New Canandaigua Airport service provider takes over – News – MPNnow

A subsidiary of Mercy Flight now is the Canandaigua Airport’s fixed-base operator.

CANANDAIGUA — Not even a month into a new venture, and already the Canandaigua Airport’s fixed-base operator may be part of setting a record.

Aircraft fuel sales are soaring, according to Jeffrey Bartkoski, president and CEO of Mercy Flight Central.

“It’s shaping up as one of the busiest months for fuel sales,” Bartkoski said. “That’s great. It means more people are using the airport.”

As of July 6, MFC Aviation Services LLC, which is a division of Mercy Flight, took over the FBO role, providing services to aircraft, crews and passengers at the airport on Brickyard Road.

Canandaigua Air Center, which had been the FBO for years, will now concentrate on its core repair and maintenance business, according to Ontario County Economic Director Mike Manikowski.

Those jobs will be retained, Manikowski said. MFC Aviation also expects to hire up to five new employees initially, some of whom have started already.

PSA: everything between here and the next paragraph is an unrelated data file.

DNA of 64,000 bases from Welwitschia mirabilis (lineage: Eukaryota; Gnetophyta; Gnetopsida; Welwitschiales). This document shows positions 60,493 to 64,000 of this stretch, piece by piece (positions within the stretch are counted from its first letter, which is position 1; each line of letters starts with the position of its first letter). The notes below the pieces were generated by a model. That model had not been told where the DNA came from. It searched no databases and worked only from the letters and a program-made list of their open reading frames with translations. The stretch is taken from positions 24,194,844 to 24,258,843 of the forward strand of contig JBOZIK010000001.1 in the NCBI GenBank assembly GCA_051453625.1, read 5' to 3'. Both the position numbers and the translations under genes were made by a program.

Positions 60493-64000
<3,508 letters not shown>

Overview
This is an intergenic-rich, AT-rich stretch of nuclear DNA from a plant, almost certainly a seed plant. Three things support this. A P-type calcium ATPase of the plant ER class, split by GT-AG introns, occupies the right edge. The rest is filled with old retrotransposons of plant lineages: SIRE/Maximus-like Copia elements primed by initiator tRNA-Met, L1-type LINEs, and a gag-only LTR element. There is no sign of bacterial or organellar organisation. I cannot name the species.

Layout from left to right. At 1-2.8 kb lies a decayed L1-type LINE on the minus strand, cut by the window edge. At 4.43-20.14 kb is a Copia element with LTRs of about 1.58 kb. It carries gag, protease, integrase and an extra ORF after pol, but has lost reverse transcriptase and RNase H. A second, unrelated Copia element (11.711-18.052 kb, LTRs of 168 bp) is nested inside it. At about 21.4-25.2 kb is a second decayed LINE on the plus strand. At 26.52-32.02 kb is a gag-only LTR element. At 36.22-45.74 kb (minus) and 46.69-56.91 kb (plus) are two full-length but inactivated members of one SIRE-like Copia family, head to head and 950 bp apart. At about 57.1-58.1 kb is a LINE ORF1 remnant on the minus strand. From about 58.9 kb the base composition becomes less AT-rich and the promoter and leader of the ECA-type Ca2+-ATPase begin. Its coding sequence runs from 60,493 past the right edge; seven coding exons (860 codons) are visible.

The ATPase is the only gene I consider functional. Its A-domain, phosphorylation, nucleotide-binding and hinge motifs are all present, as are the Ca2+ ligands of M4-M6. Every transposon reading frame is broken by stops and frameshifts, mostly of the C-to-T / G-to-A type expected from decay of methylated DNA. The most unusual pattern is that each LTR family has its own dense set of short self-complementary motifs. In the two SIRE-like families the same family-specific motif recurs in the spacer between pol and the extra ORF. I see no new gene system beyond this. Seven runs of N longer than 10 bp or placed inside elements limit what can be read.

“This ups our game for services,” Manikowski said. “And new people are hired and no jobs are lost.”

The FBO provides aviation fuel, aircraft parking and services such as ground power units and oxygen servicing for aircraft. Also, a lounge is available for crews and support for flight planning, cargo and baggage handling is provided as is a waiting area for passengers and rental car availability.

The coordination of catering, specialized aircraft maintenance and hangar space also are among the services provided.

Manikowski said services can be waiting for the passengers and crew of the mid-size charter and corporate jet aircraft that use the airport, whether late at night or early in the morning.

MFC Aviation workers are available onsite 7 a.m. to 5 p.m. daily, and staff also is available on an on-call basis.

“We’re trying to step up the level of service,” Bartkoski said.

Another benefit: Net proceeds from the Mercy Flight subsidiary will be directed back to the nonprofit air ambulance operation, with the community benefitting from an economic development standpoint and the emergency medical service provided by Mercy Flight helicopters, Bartkoski said.

“It really is a big deal, and not just for us,” Bartkoski said.




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